Davis Police Officer Natalie Corona was laid to rest in her hometown of Arbuckle on Friday, with her family priest comforting her grief-stricken family with the most fundamental belief of their Catholic faith – that life is everlasting.
Officer Corona, 22, was shot and killed on Jan. 10, 2019, when a gunman approached her from the shadows around 6:43 PM and opened fire while she was investigating a triple vehicle crash in Davis.
She was remembered at an emotional memorial at the University of California ARC Center, in Davis, attended by thousands, as the mournful wail of bagpipes signaled the arrival of her flag-draped coffin from a nearby white hearse, which later carried her to her final resting place.
“God himself placed Natalie to be on duty on that date, on that shift, at that hour, responding to that call for service,” said her father, Colusa County Supervisor Merced Corona, during her service. “He himself has called her into his presence.”
Law enforcement officers attended the service from across the country, but it was those who knew and worked with her who painted a picture of the kind of person Corona was: a woman who exuded energy, who had a passion for life, who loved law enforcement, who was well respected and mature beyond her years, who stood out among others, and who did everything asked and required of her during her short time as a police officer.
Her family, friends, and co-workers described Corona as someone who lived her life with purpose, touching everyone she came in contact with.
“To know her was to know greatness,” said Sgt. Eric Labbe, Corona’s supervisor.
Country music artist Billy Ray Cyrus paid his respects on Friday, opening the memorial with a moment of silence before singing “Some Gave All,” a song he originally wrote to honor Vietnam veterans. It is a song Cyrus has performed several times at the funerals of fallen police officers.
“Today, this is Natalie’s song,” Cyrus said. “This is for one special lady who represents a face of change. She’s a light in this world that won’t be forgotten.”
Corona, an Arbuckle native, was born in Woodland on July 26, 1996. She graduated from Pierce High School in 2014, after which she earned three associate degrees in administration of justice and humanities from Woodland Community College.
She got her start at the Davis Police Department in 2016 in community services. She graduated from the Sacramento Police Academy this past July, and was sworn in on Aug. 2. She had just completed her field training a few weeks prior to her death, and couldn’t wait to return home each night to share with her father and mother, Lupe Corona, the events of her day.
Davis Police Chief Darren Pytel said being in law enforcement was the only thing Corona wanted to do, and she was determined to be the best police officer she could by following in the footsteps of her father, who served 26 years with the Colusa County Sheriff’s Office.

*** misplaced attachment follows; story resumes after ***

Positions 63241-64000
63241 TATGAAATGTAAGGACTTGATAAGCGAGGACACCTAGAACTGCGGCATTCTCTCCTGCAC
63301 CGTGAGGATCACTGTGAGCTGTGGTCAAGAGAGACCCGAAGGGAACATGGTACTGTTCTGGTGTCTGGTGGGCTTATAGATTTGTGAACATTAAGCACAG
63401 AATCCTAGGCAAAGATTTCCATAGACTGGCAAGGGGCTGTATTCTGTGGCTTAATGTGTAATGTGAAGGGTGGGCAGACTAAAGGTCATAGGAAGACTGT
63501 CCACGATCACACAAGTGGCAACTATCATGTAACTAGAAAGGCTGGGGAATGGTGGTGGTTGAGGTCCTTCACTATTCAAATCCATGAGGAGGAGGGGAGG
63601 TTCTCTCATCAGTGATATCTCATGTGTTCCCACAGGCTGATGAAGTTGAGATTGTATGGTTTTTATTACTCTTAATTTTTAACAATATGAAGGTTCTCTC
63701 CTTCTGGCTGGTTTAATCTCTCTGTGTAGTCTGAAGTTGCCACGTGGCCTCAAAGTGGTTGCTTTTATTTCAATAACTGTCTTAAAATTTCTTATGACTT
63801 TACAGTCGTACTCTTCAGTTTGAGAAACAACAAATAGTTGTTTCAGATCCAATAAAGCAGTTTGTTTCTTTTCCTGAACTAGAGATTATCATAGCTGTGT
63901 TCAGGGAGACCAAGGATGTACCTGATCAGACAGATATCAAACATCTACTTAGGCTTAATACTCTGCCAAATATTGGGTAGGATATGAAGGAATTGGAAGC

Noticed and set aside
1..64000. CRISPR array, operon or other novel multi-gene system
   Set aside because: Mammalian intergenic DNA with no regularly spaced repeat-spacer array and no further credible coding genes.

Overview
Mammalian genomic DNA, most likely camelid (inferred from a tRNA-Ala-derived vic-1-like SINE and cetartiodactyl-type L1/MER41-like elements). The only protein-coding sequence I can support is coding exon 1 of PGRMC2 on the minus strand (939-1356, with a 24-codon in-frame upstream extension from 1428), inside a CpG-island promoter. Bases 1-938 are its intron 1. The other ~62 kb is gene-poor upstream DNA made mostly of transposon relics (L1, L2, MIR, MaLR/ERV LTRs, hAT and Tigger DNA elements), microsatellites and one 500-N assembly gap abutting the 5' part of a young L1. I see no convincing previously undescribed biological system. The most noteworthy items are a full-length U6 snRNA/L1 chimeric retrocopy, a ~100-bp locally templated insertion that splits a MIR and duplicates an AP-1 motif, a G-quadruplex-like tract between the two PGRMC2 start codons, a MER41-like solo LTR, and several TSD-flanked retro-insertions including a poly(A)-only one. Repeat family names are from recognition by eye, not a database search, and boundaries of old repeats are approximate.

“Officer Corona could have worked anywhere,” he said. “She chose us. She was very loyal to Davis.”
Pytel said the loss of Officer Corona was devastating.
“Although she had just begun her career, she had already made an impact,” he said. “And although she was young, she was seasoned and ready. We lost her way too soon.”
Jackie Corona, flanked by her sisters Kathy and Cindy, said that their beloved older sister was a perfectionist, but that it only made her more perfect in their eyes.
“Natalie will forever be our hero,” Jackie said. “She will never be forgotten. She is still loved, still missed, and very dear.”
Following the memorial, a procession of law enforcement and emergency vehicles stretching some 30 miles escorted the fallen officer from Davis to and through Arbuckle, as residents from Colusa County and beyond lined the streets waving American flags and blue banners.
Corona was buried in the family plot at the Arbuckle Cemetery following a brief ceremony that included “Amazing Grace” played by a lone piper, a three-shot volley of rifle fire, the playing of Taps, and a final salute from her fellow officers from the Davis Police Department and many others in uniform.
An honor guard, one of several that had not left Corona’s side since she was killed eight days earlier, reverently folded the American Flag that had covered her coffin and presented it to Chief Pytel, who then handed it to her mother.
Pytel posthumously awarded Corona the Purple Heart, Medal of Distinction, and the Cantrill Citation, the latter named after Douglas Cantrill, a Davis police officer who was shot and killed following a routine traffic stop in 1959, and presented those to her parents.
Corona’s badge number, 224, and her radio call sign, 3X33, have been permanently retired.
Long after the crowd dispersed the gravesite on Friday, Corona’s immediate family stayed to pay their respects to their “beloved angel” in private.
A reception followed at Charter Oaks.
Merced Corona, earlier in the day, said his daughter couldn’t know that she would come to touch so many lives around the world, but that she truly loved police work, and that she loved, respected, and was grateful to all those who served or were currently serving in law enforcement. ■